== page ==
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HOME > Osong Public Health Res Perspect > Volume 2(Suppl 1); 2011 > Article
Articles Perspective of Influenza Research in Korea NIH
Chun Kang
Osong Public Health and Research Perspectives 2011;2(Suppl 1):S6-S6.
DOI: https://doi.org/10.1016/j.phrp.2011.11.025
Published online: November 30, 2011
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Division Influenza Virus, Korea National Institute of Health, Osong, Korea

Copyright ©2012, Korea Centers for Disease Control and Prevention

This is an Open Access article distributed under the terms of the Creative Commons Attribution Non-Commercial License () which permits unrestricted non-commercial use, distribution, and reproduction in any medium, provided the original work is properly cited.

Until 2000 when the Communicable Diseases Control Law was revised, influenza has been considered as one of the neglected disease in Korea. The vaccine coverage was low and there were no reliable statistics about influenza. With the revision of the Law, influenza was grouped as group III disease which needs surveillance and Korea Influenza Surveillance Scheme (KISS) was launched on September of 2000.
While the surveillance system has been established and improved with following seasons, diagnosis and related research has been diversified and intensified. With the successive outbreak of SARS and avian influenza outbreaks from 2003, 2006, 2008 and 2010, diagnosis of influenza has been improved by the introduction of genetic detection from RT-PCR to multiplex RT-PCR. During the 2009 pandemic we introduced the multiplex realtime RT-PCR and it is being used now which can differentiate seasonal influenza (H1, H3 and B), A(H1N1)pdm09, and H5. For the serological diagnosis, conventional hemagglutination inhibition and microneutralization has been established with standardization for each virus using various red blood cell or variation of HA antigen preparation. Also to minimize the possible infection by highly pathogenic avian influenza virus (HPAIV), microneutralization using pseudotype virus with appropriate HA gene of HPAIV has been developed.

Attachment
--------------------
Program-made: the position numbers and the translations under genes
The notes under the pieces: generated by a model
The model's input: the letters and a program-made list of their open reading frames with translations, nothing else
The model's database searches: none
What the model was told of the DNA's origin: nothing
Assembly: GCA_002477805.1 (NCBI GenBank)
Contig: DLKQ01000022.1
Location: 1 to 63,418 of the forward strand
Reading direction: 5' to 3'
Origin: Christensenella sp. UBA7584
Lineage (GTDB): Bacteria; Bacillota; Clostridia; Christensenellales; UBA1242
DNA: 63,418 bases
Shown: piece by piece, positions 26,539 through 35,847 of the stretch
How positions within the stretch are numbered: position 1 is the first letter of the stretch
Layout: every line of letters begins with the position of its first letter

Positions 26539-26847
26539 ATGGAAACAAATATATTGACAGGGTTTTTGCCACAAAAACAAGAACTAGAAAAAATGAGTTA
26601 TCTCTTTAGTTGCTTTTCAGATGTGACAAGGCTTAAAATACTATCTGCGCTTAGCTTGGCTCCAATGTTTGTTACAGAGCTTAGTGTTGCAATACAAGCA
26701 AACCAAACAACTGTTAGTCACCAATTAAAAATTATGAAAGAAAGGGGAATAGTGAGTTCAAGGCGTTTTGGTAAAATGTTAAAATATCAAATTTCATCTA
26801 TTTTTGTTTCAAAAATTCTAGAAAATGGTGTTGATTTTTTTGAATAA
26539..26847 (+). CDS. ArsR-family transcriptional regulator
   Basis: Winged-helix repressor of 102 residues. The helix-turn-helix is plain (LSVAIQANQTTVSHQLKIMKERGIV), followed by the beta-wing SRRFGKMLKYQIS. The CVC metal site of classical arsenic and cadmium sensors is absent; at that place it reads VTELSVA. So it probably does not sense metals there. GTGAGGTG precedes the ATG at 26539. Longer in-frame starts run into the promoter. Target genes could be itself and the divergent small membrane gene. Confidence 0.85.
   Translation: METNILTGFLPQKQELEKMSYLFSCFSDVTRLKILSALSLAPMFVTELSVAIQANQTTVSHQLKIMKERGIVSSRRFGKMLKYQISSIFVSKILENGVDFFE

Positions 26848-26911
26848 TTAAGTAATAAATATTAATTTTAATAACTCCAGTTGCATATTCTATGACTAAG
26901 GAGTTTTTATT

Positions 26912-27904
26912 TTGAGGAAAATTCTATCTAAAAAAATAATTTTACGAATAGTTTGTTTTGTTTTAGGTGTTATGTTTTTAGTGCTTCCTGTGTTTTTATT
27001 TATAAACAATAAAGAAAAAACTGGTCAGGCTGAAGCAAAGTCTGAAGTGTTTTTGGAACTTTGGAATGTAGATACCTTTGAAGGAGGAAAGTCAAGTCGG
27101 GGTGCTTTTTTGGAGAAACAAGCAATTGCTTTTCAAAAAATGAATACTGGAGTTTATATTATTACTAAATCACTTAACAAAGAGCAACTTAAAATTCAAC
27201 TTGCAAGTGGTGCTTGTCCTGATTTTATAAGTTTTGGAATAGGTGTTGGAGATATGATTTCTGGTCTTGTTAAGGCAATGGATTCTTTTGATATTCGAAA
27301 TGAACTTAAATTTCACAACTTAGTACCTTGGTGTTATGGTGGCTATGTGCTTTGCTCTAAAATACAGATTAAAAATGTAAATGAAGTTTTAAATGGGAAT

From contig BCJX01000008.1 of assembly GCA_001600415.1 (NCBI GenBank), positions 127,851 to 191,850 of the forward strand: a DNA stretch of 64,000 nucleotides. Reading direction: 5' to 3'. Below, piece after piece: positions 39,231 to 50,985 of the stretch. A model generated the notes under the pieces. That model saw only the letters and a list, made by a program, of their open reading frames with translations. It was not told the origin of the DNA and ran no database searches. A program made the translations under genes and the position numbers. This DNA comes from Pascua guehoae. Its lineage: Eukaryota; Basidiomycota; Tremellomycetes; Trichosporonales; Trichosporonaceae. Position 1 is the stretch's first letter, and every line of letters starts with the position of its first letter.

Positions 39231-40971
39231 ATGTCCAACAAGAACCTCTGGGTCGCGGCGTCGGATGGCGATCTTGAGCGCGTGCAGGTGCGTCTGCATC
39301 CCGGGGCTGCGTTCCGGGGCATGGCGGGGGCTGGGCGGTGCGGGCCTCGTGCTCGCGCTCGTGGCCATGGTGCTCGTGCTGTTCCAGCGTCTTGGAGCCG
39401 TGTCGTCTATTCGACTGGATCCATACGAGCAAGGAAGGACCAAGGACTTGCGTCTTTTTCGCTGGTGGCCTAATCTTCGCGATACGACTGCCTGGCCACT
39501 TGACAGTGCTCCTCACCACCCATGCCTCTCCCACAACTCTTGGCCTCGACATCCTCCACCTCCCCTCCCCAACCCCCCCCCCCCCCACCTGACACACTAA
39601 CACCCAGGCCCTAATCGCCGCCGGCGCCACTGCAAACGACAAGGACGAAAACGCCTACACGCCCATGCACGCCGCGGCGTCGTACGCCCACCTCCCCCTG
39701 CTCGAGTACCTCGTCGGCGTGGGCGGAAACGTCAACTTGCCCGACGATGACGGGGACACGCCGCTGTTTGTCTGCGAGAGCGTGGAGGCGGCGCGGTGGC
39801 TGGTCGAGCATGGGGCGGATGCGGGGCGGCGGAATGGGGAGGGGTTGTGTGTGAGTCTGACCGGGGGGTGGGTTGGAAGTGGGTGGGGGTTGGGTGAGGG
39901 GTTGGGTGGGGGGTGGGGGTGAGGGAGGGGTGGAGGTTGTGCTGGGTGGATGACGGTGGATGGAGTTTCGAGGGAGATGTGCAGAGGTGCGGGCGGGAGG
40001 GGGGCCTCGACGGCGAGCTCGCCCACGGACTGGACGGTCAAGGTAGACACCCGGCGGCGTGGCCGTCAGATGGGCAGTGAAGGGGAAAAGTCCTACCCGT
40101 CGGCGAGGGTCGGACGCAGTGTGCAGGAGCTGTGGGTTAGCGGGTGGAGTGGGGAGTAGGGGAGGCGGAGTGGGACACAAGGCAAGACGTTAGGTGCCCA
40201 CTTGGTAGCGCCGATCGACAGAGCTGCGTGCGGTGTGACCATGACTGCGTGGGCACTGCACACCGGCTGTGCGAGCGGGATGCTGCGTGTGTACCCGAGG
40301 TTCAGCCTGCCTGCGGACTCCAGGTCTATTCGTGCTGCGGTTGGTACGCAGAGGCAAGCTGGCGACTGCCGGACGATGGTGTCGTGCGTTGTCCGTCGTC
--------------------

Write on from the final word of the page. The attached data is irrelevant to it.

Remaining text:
Also with the increased the need for molecular analysis based on sequence, Influenza Sequence and Epitope Database (ISED) was developed in 2008 and expanded the contents from seasonal influenza to avian influenza with various hosts. The result of genetic characterization to detect the variation in antigenic sites and antiviral drugs resistance has been widely used for the surveillance and also for the treatment of influenza patients since the worldwide spread of drug resistant virus.
With the outbreak of novel 2009 pandemic virus, the diagnosis and the characterization of the first case in Korea was completed within a week and several research projects were immediately launched in the diagnosis, vaccine development, and pathogenicity study using the influenza A/Korea/01/ 2009(H1N1) virus. Especially for 2009 pandemic virus, mammalian pathotyping using mouse and ferret has been performed in BSL-3 facility in KNIH. Prepandemic period was the preparatory for capacity building for intensified influenza research in KNIH. In post pandemic period, research field will be more focused on vaccine and pathogenesis of influenza in human based on the strong infrastructure built through previous research products as well as capacity building in diagnosis and surveillance to detect new influenza virus in humans.

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